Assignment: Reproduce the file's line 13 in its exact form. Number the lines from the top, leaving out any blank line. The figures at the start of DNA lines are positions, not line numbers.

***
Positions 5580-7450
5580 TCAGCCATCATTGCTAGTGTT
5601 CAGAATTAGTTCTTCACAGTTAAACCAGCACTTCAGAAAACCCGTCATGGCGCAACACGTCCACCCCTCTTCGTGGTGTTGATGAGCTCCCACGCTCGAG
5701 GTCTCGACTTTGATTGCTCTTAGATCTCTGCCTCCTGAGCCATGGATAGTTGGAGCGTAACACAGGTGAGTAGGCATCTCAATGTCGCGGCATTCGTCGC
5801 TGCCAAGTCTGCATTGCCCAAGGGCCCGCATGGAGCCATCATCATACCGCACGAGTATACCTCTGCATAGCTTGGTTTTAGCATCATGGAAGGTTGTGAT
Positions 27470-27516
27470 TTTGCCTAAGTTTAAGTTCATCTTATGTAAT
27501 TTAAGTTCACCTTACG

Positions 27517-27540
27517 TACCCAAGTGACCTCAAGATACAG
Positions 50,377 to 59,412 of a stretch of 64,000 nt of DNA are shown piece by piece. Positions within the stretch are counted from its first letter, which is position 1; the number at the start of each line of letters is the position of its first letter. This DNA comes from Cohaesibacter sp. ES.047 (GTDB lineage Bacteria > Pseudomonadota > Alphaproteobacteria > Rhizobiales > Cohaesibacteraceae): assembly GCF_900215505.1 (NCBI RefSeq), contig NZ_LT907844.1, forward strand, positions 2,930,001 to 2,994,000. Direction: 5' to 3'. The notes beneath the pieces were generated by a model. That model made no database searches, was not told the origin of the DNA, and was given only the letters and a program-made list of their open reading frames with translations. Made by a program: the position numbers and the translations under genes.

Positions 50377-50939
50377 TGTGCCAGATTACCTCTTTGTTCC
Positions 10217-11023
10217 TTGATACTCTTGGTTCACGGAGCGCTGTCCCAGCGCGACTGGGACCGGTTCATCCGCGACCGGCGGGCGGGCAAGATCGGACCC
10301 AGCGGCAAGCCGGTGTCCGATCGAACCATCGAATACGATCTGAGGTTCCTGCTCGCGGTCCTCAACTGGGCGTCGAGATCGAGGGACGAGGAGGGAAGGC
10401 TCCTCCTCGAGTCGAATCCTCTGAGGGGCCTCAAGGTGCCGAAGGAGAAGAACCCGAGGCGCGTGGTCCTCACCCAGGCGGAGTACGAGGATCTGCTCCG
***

50377 TGTGCCAGATTACCTCTTTGTTCC